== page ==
- 3.1 A knowledge management technology framework
- 3.2 Organisational memory systems
- 3.3 Organisational memory systems continued
- 3.4 Organisational memory systems continued
- 3.5 Organisational memory systems continued
- 3.6 Organisational memory systems continued
- 4 Mapping technologies to knowledge types
- 4.1 Technologies and meta-knowledge
- 4.2 Technologies and meta-knowledge continued
- 4.3 Technologies and meta-knowledge continued
- 4.4 Technologies and meta-knowledge continued
- 4.5 Technologies and the tacit dimension
- 4.6 Technologies and the tacit dimension continued
- 4.7 Technologies and the tacit dimension continued
- 4.8 Technologies and the tacit dimension continued
- 4.9 Technologies and the tacit dimension continued
- 4.10 Technologies and the tacit dimension continued
- 4.11 Technologies and the tacit dimension continued
- 4.12 Technologies and the tacit dimension continued
- 4.13 Technologies and explicit knowledge
- 4.14 Technologies and explicit knowledge continued
- 4.15 Technologies and explicit knowledge continued
- 4.16 Technologies and explicit knowledge continued
- 4.17 Technologies and explicit knowledge continued
- 4.18 Technologies and explicit knowledge continued
- 4.19 Technologies and explicit knowledge continued
- 4.20 Technologies and explicit knowledge continued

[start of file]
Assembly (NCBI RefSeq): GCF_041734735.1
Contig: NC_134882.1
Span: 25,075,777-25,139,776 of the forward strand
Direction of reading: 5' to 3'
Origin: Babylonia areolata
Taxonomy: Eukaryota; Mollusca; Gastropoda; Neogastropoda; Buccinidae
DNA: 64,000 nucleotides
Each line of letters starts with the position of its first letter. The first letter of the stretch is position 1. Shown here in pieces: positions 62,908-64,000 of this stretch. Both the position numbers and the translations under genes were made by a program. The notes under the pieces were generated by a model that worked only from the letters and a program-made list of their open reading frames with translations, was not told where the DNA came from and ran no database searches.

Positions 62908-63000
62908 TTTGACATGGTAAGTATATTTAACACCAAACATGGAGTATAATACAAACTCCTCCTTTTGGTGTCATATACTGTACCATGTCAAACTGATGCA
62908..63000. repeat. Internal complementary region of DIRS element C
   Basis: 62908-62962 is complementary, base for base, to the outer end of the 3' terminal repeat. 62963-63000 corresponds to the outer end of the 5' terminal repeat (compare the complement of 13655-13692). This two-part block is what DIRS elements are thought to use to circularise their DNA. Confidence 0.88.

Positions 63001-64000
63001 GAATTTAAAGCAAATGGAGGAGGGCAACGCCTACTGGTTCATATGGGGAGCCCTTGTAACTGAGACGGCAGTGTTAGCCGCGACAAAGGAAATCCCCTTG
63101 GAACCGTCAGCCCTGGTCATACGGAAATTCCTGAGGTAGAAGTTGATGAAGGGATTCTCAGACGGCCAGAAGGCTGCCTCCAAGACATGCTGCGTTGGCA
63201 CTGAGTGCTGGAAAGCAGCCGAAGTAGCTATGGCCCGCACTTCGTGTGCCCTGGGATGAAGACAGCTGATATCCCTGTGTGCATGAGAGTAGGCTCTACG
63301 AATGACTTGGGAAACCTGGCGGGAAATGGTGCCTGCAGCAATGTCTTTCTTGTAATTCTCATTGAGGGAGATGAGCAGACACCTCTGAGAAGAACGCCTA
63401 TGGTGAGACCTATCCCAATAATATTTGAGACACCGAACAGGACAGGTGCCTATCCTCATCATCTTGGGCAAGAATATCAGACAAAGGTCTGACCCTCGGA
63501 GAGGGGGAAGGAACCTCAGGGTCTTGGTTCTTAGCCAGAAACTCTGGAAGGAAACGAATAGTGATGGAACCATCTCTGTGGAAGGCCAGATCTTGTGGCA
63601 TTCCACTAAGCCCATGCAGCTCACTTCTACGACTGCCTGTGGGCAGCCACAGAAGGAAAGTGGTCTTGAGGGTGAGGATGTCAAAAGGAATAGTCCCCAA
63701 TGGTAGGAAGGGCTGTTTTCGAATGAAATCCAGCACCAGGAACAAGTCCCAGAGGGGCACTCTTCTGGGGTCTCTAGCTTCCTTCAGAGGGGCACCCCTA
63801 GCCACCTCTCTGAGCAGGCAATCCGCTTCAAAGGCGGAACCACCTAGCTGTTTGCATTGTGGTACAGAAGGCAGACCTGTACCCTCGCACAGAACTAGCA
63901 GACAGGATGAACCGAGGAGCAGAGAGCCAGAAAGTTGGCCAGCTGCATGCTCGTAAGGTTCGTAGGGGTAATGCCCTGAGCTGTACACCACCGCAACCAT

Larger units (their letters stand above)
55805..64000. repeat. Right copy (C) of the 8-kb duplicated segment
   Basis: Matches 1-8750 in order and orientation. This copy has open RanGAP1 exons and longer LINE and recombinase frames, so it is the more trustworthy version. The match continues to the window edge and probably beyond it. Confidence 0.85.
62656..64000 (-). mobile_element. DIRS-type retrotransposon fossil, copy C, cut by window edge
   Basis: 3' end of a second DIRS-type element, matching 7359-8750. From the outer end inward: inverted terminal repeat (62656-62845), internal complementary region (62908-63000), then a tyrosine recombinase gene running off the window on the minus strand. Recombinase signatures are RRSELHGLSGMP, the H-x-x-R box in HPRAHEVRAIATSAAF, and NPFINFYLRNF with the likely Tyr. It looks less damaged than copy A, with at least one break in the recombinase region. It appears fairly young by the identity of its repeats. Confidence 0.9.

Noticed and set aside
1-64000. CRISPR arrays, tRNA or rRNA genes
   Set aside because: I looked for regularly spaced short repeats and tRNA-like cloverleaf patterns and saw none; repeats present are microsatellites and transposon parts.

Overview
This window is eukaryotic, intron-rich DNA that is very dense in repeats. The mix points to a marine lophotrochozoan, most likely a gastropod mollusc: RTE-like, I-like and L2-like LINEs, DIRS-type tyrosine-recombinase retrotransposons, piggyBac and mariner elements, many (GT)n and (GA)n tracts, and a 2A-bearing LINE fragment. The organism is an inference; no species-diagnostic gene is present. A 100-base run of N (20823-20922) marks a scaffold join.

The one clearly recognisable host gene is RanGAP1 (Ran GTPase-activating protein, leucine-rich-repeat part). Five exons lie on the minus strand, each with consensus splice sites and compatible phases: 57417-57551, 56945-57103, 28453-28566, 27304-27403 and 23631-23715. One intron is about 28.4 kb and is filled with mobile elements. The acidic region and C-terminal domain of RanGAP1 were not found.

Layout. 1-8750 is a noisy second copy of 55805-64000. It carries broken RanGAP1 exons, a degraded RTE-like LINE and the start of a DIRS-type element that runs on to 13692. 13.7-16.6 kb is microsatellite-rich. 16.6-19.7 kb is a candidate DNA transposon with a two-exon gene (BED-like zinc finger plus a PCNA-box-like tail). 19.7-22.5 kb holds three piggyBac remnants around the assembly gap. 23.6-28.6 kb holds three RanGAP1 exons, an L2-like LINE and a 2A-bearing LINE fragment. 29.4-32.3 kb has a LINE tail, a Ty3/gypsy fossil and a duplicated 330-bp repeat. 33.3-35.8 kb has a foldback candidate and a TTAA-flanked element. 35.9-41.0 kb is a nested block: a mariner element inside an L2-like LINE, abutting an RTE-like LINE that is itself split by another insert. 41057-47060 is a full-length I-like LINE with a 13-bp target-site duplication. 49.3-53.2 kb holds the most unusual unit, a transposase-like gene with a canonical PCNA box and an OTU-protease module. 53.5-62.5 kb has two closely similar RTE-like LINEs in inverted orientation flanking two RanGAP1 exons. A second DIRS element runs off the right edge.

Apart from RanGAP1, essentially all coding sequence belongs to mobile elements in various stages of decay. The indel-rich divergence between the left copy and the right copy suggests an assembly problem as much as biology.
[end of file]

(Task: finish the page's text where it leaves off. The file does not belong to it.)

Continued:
- 5 Conclusion
- Next steps
B823_2: Knowledge technologies in context
Knowledge technologies embody formal models of how the world works. If well designed, these models can relieve people of mundane activities and free them up to concentrate on what they do best. At their best, knowledge technologies can detect patterns in information which are too complex for humans to detect, or which they do not have time to detect, and can deliver this information to the right people, at the right time, in the right form for interpretation. This unit looks at the core concepts of representation, interpretation, situated use in context and communities of practice to highlight how such tools are subsequently integrated into the cognitive, social and organisational flow of work.
You will see how new technologies can trigger changes in the ecology of work, which adapts to try to incorporate the technologies into work practice. In the worst case, no ecological niche can be found and the system is rejected or worked around. In the best case, the ecosystem works more efficiently because of mediating new activities technologically. Of course, there are many non-technological dimensions to understanding what it might mean to ‘manage knowledge’. However, it is fair to say that technology is a thread weaving throughout, and it appears now to be a permanent feature in knowledge management conferences and publications. Can ‘knowledge’ be managed as an objectified asset? And what does this mean in different contexts? In this unit you will explore answers to these questions.
This material is from our archive and is an adapted extract from Business and Management (B823), which is no longer taught by The Open University. If you want to study formally with us, you may wish to explore other courses we offer in this.
This is an extract from an Open University course which is no longer available to new students. If you found this interesting you could explore more free Technology Management course units or view the range of currently available OU Technology Management courses.